MINNEAPOLIS (KMSP) - Minneapolis, St. Paul and Grand Rapids, Minnesota are a few of the U.S. cities that celebrate Indigenous Peoples Day on Oct. 9 instead of Columbus Day.
Leaders in those cities changed the holiday a few years ago. Residents asked for the name change because they felt it was not accurate to honor a man for “discovering” a place where people were already living. A number of other large cities, including Los Angeles, Seattle and Denver, are also moving to rename the holiday.
In 2014, the Minneapolis City Council unanimously approved a resolution to recognize the second Monday in October as Indigenous Peoples Day. The Minneapolis resolution states, “The City of Minneapolis recognizes the annexation of Dakota homelands for the building of our city, and knows Indigenous nations have lived upon this land since time immemorial and values the progress our society has accomplished through American Indian technology, thought, and culture.”
It continues to resolve that, “The City of Minneapolis shall continue its efforts to promote the well-being and growth of the Minneapolis American Indian and Indigenous community. … Indigenous Peoples Day shall be used to reflect upon the ongoing struggles of Indigenous people on this land, and to celebrate the thriving culture and value that Dakota, Ojibwe, and other Indigenous nations add to our city.”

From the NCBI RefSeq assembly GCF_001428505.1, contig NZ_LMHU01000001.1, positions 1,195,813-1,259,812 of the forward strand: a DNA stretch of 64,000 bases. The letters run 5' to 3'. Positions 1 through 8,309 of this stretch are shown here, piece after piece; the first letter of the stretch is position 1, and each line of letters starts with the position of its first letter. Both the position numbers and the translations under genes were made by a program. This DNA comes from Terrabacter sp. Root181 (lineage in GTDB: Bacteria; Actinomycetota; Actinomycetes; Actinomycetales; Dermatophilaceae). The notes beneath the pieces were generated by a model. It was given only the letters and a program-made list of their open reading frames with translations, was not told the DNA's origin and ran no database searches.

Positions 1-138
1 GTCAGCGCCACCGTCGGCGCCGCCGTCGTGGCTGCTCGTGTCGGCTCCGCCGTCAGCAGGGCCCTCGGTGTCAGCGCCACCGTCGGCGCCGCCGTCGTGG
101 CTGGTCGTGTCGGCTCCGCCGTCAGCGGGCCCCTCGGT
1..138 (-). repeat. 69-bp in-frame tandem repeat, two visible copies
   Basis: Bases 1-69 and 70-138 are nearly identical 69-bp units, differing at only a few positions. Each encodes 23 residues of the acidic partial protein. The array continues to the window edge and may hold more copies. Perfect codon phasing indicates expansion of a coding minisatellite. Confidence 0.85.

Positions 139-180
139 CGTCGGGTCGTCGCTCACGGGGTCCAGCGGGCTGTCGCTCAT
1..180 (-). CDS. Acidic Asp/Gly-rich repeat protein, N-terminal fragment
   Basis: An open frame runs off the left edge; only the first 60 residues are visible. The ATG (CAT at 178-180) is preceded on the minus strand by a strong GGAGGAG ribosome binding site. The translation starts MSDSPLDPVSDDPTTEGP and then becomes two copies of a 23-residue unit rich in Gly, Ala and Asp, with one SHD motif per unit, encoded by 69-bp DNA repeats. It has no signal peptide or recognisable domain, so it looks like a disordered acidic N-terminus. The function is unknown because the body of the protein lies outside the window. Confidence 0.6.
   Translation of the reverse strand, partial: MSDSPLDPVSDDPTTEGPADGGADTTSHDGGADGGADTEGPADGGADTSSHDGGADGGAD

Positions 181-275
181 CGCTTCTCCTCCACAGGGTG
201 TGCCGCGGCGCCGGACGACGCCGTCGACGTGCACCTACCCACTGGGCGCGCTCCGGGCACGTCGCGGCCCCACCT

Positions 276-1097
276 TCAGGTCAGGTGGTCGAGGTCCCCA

Grand Rapids also passed an Indigenous Peoples Day resolution in 2014. Past celebrations have focused on dance, music and language, but this year’s celebration will focus on largely unexamined local history.
The city of St. Paul unanimously passed its resolution in 2015. The resolution affirms “the city’s commitment to promote the well-being and growth of St. Paul’s American Indian and Indigenous community.”
The concept of Indigenous Peoples Day was first proposed in 1977 by a delegation of Native nations at a United Nations-sponsored conference.